Outside of the university he pursued issues as an environmental activist particularly in regard to transportation. Wilson was appointed to a commission of the Massachusetts Bay Transportation Authority.   He served on the Center for Transportation Studies.  He joined the Massachusetts chapter of Common Cause and was the co-founder of the Massachusetts Action on Smoking and Health which advocated for the rights of non-smokers.

In later years Wilson invented a heat-exchanger and a micro-turbine which are fundamental to non-photo voltaic solar power production. The company, Wilson Turbo-power was formed to commercialize the inventions.

And in 1974, Wilson came up with the idea of the Carbon Tax.

Of course, when it comes to the environment and responsible transportation, Wilson will be most remembered as a life-long commuter cyclist who used a bicycle instead of an automobile. Wilson was not deterred from using bicycle by the most severe weather.

Up until the mid 70's, Wilson rode a Moulton. Now at the time the Moulton design was quite sophisticated. It used 17" narrow high-pressure tires and had front and rear suspension. The small wheels made room for carrying quite a bit of cargo over the front and rear wheels. (I knew a college physics professor, an all season cycle commuter like Wilson, who carried a 55 lb. filing cabinet on the back of his Moulton.) The Moulton could also be folded in half for storage and transport.

So, even though he was riding the best engineered commuter bicycle, he still felt there was a lot of room for improvement.

As Wilson was about to leave the UK for the USA and his job at MIT, he found out he would not be able to take his savings with him.So in 1967 he took his savings and organized an international competition for man-powered land transport. There were 73 entrants before the judging in 1969.

A summary of the results can be found in the magazine:

Engineering (London) vol. 2071, no 5372, 11 April 1969, pp. 567-573

The winning design was from W. D. Lydiard, a British aerospace engineer. Not only did he submit a paper design he build an actual prototype of his Mk.3 version. He called this version the Bicar.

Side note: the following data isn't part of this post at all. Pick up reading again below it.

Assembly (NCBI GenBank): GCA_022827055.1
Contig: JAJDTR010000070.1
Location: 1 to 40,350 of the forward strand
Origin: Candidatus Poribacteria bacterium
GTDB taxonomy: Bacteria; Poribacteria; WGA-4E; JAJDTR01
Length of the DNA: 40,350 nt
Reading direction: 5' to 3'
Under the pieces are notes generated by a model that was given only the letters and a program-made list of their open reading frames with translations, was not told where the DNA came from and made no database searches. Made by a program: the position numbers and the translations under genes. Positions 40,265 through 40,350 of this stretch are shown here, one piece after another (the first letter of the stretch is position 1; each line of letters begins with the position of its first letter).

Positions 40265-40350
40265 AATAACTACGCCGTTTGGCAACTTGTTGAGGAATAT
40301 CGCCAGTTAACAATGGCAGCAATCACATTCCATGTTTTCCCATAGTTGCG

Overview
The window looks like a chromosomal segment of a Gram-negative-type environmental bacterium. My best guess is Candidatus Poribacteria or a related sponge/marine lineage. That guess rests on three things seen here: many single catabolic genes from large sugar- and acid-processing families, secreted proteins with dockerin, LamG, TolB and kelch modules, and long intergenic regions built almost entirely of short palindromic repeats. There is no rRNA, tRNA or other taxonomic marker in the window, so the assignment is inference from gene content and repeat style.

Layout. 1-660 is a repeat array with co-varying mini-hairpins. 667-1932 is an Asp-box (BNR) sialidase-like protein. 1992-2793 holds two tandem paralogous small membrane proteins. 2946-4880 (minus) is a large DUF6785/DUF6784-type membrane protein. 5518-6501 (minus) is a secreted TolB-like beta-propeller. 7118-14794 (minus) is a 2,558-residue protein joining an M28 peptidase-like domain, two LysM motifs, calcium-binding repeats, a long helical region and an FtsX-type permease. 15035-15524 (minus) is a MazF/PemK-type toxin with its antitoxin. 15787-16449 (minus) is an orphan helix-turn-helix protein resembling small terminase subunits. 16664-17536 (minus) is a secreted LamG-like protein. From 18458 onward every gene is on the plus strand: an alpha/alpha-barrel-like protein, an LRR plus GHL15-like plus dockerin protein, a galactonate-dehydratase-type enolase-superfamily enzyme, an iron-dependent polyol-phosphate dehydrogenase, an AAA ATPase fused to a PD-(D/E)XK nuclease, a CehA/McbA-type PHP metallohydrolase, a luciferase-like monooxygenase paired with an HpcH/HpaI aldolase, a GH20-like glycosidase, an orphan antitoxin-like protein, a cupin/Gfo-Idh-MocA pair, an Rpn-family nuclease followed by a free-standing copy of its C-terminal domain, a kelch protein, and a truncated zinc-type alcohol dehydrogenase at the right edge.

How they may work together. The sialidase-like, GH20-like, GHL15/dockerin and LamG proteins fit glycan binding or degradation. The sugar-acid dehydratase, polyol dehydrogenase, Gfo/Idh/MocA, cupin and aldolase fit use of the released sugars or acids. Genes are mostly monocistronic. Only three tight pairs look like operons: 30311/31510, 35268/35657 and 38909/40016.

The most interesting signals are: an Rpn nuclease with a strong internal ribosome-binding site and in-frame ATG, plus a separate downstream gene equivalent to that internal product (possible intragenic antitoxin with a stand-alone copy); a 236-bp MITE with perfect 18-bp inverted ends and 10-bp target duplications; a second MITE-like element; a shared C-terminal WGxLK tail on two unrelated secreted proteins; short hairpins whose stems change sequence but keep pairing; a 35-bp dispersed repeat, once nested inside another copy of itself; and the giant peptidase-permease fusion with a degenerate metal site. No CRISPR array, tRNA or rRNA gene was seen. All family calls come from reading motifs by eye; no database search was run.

Shown below is a  schematic of the Mk. 3 version top and the Mk. 4 bottom.

The Bicar was an enclosed recumbent bicycle that used 16" wheels. Lydiard invariably encountered what I call "the recumbent bicycle problem", that being, for a front steered recumbent bicycle, the pedals want to be in the same location as the front wheel for an ideal weight distribution. He solution was to use an non-circular, elongated pedal path located above the front wheel. the pedals moved in near linear tracks and  were attached to connecting rods that pulled on a conventional crank. This mechanism is what I refer to as a "oscillating treadle".

The post listed below discusses linear pedal motion in some depth.;postID=5532337496842064005;onPublishedMenu=template;onClosedMenu=template;postNum=9;src=postname

Lydiard encountered interference with the pull rods when he put his feet on the ground through the flaps in the body, so he also presented a Mk. 4 version that used what I refer to as a constant-torque treadle.

Wilson was quite taken with the use of an elongated pedal path to minimize foot-front-wheel interference and came up with over a dozen sketches of different concepts, eventually detailing the design show below.

In 1973 Wilson was approached by Frank Rowland Whitt, a chemical engineer and a writer of technical articles for cycling publications. Whitt had gathered material for a book about Bicycling Science and he approached Wilson in hopes that he could help him get it published. Wilson in turn approached MIT Press and they agreed to publish it if Wilson would be a co-author.

The first edition was published in 1974. It was the first technical treatment of bicycle technology since Archibald Sharp's Bicycles and Tricycles published in 1896 and republished by MIT press in 1977. At last, human-power vehicle enthusiasts had a technical reference to aid in their research and designing. The technical bible had arrived and has only gotten more comprehensive with each edition.

Soon to be in it's forth edition, it is MIT Press's best selling publication.

In the mid 70's Wilson was contacted by a California bicycle mechanic named Frederick Willkie regarding the design of a recumbent bicycle and Wilson sent him several sketches. What resulted in what Willkie call the Green Planet Special 1 shown below.

The GPS1 was very similar to the Ravat recumbent of the 1930's.

Willkie found the GPS1 uncomfortable to ride and asked for some modification suggestions. Wilson told him to lower the pedals in front of the front wheel, locate the handlebars below the legs directly on top of the fork and lean the seat back. The GPS2 was born.

For reasons not revealed, Wilson purchased the GPS2 form Willkie. He made subsequent modifications and the Wilson-Willkie recumbent bicycle was created. Wilson added a number of creative features to the WW. Loops attached to the pedals that allowed one to ride with dress shoes, a large luggage box behind the seat and a hammock style seat.

By 1976, Wilson riding the Wilson-Willkie recumbent became the poster child for a better bicycle, at least in the USA. He was featured in newspapers, magazines and a commercial for creativity by the Mobile Oil Company

I sure the irony of a man riding an alternative to the automobile being showcased by an oil company was not lost on Wilson.